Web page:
Thousands of years later, Paul writes to the Christians in Rome, reminding them that they follow one who was willing to be completely undressed, if you will, figuratively and literally. Jesus let himself become totally vulnerable as a human being to show that the God of love acts to reveal – reveal everything that is sick, sinful, evil, divisive, and self- serving in the world – in order to save and heal the world. The Christians in Rome know the story of Jesus’ life – about his preaching, teaching and healing. They know, too, about his death and resurrection. They have chosen to follow Jesus’ as the Way, so they have “put on” Christ in their baptism.
Paul reminds the Christians in Rome what he had taught them, and what their baptism meant. Their old way of life has been stripped away, and they are newly clothed in the Spirit of Christ. God’s people do not wear spiritual “hand me downs”. Always there is a fresh and promising expression of Christ’s life in the person who is baptized.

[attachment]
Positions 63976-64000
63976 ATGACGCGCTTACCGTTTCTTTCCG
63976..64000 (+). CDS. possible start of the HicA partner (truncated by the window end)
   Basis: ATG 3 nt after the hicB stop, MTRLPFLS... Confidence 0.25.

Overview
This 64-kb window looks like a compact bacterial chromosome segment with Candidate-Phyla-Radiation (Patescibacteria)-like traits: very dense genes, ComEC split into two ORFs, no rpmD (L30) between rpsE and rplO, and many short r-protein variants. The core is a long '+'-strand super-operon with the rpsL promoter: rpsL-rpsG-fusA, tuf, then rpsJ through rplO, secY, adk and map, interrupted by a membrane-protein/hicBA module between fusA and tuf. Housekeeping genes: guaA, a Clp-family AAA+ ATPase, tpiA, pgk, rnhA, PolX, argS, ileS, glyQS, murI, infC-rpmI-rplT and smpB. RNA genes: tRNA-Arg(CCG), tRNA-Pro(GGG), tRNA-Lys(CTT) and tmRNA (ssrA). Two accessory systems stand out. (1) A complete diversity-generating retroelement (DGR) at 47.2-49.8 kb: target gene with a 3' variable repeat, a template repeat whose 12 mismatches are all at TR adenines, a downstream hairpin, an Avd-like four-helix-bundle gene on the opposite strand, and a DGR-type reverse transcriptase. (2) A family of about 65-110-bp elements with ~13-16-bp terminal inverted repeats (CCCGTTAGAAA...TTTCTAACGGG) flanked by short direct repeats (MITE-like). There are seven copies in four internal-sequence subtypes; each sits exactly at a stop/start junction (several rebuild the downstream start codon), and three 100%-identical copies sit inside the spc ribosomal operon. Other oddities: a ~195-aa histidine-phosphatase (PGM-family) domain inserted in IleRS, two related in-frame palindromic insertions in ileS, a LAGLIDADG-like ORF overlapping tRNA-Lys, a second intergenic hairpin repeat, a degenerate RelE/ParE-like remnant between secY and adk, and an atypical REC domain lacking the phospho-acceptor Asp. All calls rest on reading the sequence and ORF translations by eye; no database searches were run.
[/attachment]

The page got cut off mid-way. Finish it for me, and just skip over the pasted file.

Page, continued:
This radical and life transforming cleansing bath, this sacrament of baptism has gone through many changes in the 2,000 year history of Christianity. In the early medieval age, between the years 300 and 400 C.E. baptism involved a two to three- year period of instruction called the catechumenate. During this period candidates to be baptized participated only in the first part of worship, the service of the Word. They were dismissed from the assembly before Holy Eucharist. Following that intense two to three year period of instruction, and after thorough examination – including an exorcism pronounced over them to insure that Satan truly had been put to flight – when the day finally came for the candidates to be baptized, usually on the night of the Easter Vigil , the men and women were separated into two different areas, because they entered the baptismal waters completely naked to be immersed. Plunged under the water – just as vulnerable and naked as the day they were born – they symbolically went with Christ to the grave in his death, and came up out of the water, raised to new life with him in his resurrection. As they emerged from the water after being baptized, each newly baptized Christian was dressed in a clean white garment, symbolic of the love, light, and life of Christ they had just put on. They now belonged to a community, Christ’s living body, the Church, and were welcomed to their first experience of receiving Holy Eucharist.